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Among the new buildings which have been erected in Riverside Drive is the Grinnell, a nine story structure, which occupies a portion of old Audubon Park. The building is triangular, having frontages in the drive, Audubon place and 157th Street, two entrances being provided, one in each of the two first named streets. The building is named after the Grinnell family, which once owned the ground, and will be ready for occupancy shortly. Owing to Riverside Drive and Broadway practically converging at this point the Grinnell holds a strategic position.
As laid out by the Centre Realty Company, the owner and builder, all the principal rooms face in one of the named streets, while in several of the suites the large majority of the rooms have outside exposure. The building differs from almost every other apartment house structure, inasmuch as in almost every building erected on the regulation square corner plot the smaller suites are almost invariably located in the rear of the house.
The central court of the Grinnell is finished in faced brick, limestone and terracotta and in design and appointment treated in a manner at once simple, imposing and attractive. Owing to the width of the court the rooms , which have outlet into it, are as light as those facing in ordinary streets.
The building is laid out with ten apartments on each floor containing from five rooms and bath to nine rooms with three baths. On the entrance and first floors there are several duplex apartments containing seven and nine rooms each.
New York Herald
June 4, 1911
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Grinnell Entrance on Riverside Drive
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The Grinnell (800 Riverside Drive)
The Riviera enjoyed her position as queen of Audubon Park for only a few months before the completion of the Grinnell, in July 1911. Although it is four stories shorter, and its cost was only $600,000, less than half the Riviera’s pricetag, the Grinnell possesses ample majesty of her own. Sitting on higher ground than the Riviera, her nine stories rise from a triangular block like an imposing fortress, towers on each corner extending her height another two stories. Instead of a moat, three streets set her off from the rest of the neighborhood, both physically and psychologically. This triangular lot, by the way, was once the Grinnell’s cow pasture.
Do you remember the leaf-and-berry motif from Rhinecleff Court? Here it is again, around the two story arched entrance of the Grinnell. An popular tale suggests that when the Grinnell was new, the entrance on Edward M. Morgan Place was the pedestrian entrance and this was the vehicular entrance, though the heavy granite sill and limited space for turning a vehicle in the courtyard would have made that impossible. A long passageway at this entrance, which leads into a central courtyard, cuts through apartment lines on both the first and second floors. To accommodate the grand entrance, Schwartz and Gross combined the interrupted lines into duplexes, one on either side of the archway. A few paces further up Riverside Drive is the entry to a third duplex apartment; this one with an exterior entrance.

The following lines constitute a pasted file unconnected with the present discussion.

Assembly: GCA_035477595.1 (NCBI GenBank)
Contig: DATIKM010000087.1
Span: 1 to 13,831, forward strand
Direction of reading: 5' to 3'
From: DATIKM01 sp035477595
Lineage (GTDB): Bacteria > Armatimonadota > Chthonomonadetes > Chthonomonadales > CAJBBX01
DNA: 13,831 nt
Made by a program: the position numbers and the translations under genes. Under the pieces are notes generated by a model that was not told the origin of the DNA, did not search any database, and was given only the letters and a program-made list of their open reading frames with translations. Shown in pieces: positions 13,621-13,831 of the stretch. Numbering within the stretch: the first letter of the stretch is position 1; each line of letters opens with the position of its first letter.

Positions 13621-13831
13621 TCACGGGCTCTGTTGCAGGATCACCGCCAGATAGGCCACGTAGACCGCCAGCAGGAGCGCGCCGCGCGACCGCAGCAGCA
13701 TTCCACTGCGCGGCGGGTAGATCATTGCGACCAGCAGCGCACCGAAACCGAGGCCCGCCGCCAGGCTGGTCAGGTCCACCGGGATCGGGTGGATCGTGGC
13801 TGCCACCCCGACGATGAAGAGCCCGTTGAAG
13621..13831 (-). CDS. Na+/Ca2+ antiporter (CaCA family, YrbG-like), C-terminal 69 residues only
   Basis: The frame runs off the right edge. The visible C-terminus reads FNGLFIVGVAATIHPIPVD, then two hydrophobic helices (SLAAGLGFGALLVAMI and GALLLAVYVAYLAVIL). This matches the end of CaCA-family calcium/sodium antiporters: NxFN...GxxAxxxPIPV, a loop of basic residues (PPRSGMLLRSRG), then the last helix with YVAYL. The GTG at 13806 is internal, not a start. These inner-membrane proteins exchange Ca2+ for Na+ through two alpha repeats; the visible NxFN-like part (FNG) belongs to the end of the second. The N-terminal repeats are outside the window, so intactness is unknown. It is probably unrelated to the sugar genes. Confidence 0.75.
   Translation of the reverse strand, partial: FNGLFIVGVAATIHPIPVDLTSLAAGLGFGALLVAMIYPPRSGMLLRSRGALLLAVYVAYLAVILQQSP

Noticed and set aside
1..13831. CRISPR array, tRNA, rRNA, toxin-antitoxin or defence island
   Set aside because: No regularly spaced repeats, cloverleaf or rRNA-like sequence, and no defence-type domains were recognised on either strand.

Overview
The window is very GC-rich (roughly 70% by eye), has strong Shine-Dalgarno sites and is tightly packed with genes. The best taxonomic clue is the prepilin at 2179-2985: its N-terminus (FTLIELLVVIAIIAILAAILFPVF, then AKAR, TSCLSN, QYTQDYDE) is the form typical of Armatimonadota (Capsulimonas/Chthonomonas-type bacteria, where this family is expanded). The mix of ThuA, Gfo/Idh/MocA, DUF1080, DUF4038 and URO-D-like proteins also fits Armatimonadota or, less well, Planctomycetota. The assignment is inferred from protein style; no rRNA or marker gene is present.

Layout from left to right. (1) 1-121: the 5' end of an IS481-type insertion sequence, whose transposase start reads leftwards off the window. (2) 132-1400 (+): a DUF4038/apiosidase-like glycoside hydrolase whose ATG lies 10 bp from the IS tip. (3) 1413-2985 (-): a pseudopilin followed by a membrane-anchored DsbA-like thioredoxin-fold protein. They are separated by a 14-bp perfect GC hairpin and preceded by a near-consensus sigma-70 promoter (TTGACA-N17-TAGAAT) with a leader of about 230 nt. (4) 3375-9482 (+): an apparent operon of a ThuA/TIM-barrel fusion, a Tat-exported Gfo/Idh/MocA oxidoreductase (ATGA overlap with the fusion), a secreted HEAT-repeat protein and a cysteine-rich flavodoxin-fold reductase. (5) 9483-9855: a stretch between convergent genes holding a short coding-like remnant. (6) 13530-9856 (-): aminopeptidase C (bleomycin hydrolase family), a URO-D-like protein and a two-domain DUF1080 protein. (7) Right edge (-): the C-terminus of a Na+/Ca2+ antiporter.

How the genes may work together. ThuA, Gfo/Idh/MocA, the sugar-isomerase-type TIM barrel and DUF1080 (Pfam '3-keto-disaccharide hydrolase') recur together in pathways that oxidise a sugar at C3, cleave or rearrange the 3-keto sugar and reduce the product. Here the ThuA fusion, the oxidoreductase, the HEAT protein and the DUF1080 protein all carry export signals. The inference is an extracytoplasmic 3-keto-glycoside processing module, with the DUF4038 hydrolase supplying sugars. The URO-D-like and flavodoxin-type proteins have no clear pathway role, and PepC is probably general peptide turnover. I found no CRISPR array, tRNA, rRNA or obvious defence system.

When it was new, the Grinnell featured many of the standard amenities, with layouts “designed to meet the requirements of those accustomed to private houses” and “rentals 30% less that the Middle West Side.” Until World War II, the Grinnell had uniformed staff, twenty-four hour elevator service, and mail delivery to apartment doors – twice a day. Every apartment had a dumbwaiter so that deliveries could be made through the rear entrance and basement. The dumbwaiters also served to transport rubbish and soiled clothes to the basement, which contained a building-operated laundry. Until recently, large drying racks remained as a reminder of those days. Stories passed on by early residents report that the Grinnell’s management gave dances for the residents every spring – on the roof, with a full orchestra.
An interesting foot-note to the Grinnell’s history: In the late 1940s, Daddy Grace, an evangelist noted for his flamboyant appearance – he painted his fingernails red, white, and blue and favored cut-away coats and flowing hair – purchased the Grinnell in the name of the Church of the House of Prayer for All People, which he had founded. Daddy Grace took great pride in his new acquisition, featuring it on the cover of his magazine "The Grace," and, according to local residents, came monthly in his limosine to collect rents and check on the buidling. Some also remember that he rechristened 800 Riverside Drive, "The Grace," though no records confirm that name change.
For more information about the Grinnell, visit the building's centennial website: The Grinnell at 100.
Funded by the Audubon Park Alliance